Fidelity on three counts! This is what Jesus showed us. This is what renunciation is all about … fidelity to His Father; fidelity to His people; fidelity to a relationship; fidelity for a purpose, and therefore, fidelity with a meaning.

Fidelity on three counts is what we all are called to ourselves. And our fidelity is sorely tested, too, in lesser, though not any less real, ways. The whole world is driven by the obsessive search for more … more money, bigger and bigger homes “far from the madding crowd” … We are tempted everyday to turn everything, including stones, into bread. The whole problem of corruption in and out of government is based on this … turn every single transaction into a means for making easy money. Everybody does it anyway, so there’s no harm joining in. The whole corporate world beckons us to do everything we can to rise to the top of the ladder, to wield authority and power, to be known and admired, to be in control. No one wants to remain forever an “average Joe,” and everyone aims at becoming the next “American idol” (or “star in a million” as the case may be). In the Philippines, presidential wannabes, who have been drooling for the much coveted office for decades, who now realize they can never be president in the context of an entertainment crazed, MTV (and MTB and Eat-Bulaga and Wowowwee) culture, resort to producing puppets of a president whom they can manipulate from behind the scenes, with assurances of lucrative rewards and an infinite number of concessions. Similarly, we give up and surrender to the rampaging culture of death, the culture of violence, the culture of indifference as we get co-opted by the prevailing trends to do as the rest of the world does, not to rock the boat, and “see and hear no evil.” Evangelization gets reduced to an invitation to a mushy “Chicken Soup for the Soul” type of “feel-good” spirituality that accommodates to what is chic, current, and popular.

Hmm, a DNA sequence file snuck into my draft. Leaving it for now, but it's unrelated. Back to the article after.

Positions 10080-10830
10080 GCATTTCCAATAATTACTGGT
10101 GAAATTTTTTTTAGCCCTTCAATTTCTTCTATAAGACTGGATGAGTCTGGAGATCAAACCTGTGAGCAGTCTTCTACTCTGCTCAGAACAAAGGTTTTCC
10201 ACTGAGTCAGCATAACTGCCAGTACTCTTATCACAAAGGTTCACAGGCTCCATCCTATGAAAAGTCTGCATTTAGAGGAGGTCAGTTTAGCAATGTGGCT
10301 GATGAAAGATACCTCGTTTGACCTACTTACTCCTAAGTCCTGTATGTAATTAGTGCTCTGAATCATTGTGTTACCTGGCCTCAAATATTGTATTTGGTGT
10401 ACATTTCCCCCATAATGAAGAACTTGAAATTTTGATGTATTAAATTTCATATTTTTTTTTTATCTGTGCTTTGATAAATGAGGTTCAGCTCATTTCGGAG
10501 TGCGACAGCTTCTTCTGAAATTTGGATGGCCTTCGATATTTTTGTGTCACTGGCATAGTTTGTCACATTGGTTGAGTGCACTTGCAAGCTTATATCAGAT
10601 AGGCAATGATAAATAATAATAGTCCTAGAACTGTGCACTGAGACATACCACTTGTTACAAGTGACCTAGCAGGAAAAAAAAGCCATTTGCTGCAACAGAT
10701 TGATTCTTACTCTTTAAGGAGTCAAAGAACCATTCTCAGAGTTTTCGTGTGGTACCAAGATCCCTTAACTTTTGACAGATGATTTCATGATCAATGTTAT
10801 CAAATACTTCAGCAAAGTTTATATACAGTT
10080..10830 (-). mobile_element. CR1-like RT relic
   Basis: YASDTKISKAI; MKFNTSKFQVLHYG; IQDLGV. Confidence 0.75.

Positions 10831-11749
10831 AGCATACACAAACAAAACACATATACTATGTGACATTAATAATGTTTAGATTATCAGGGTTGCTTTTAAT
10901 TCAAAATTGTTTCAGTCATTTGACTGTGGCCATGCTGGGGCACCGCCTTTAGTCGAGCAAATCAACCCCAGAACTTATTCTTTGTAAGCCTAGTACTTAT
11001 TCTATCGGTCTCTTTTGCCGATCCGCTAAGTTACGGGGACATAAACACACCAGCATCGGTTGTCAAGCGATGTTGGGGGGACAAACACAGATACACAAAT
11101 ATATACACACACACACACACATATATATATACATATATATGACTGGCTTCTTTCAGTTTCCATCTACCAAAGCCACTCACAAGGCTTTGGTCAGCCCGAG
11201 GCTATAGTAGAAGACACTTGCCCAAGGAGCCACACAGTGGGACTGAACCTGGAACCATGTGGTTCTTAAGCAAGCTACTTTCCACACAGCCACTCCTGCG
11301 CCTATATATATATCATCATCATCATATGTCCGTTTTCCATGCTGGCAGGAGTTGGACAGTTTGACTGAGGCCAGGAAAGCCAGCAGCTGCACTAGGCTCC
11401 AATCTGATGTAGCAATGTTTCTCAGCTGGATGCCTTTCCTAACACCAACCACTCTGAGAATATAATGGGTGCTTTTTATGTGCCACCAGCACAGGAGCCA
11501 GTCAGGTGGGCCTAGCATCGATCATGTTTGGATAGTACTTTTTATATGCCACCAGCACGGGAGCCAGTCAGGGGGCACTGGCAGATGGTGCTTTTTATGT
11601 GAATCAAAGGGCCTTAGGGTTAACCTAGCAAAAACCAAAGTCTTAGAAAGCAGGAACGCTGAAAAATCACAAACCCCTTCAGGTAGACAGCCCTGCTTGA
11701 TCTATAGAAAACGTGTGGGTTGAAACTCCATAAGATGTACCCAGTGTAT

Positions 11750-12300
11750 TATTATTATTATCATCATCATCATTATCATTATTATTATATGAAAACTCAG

Fidelity on three counts… This is what we are called to reflect on today. Perhaps we are not to expect ourselves to be at par with the faithfulness of Christ whose commitment to His Father was more powerful than anything the devil and the world had to offer Him. Our version of this threefold fidelity may be a lot more modest, but no less genuine. In a world and cultural climate that increasingly beckon us to conform, to “live like the Joneses,” to outdo one another in some way, to be as the rest of the world is trying so hard to become, today’s liturgy is a gentle prodding for us to “go deeper,” (“Man does not live on bread alone”); to “do better” (“You shall worship the Lord your God, and him alone shall you serve”); and to “draw closer” to the God of Jesus Christ (“You shall not put the Lord, your God, to the test.”)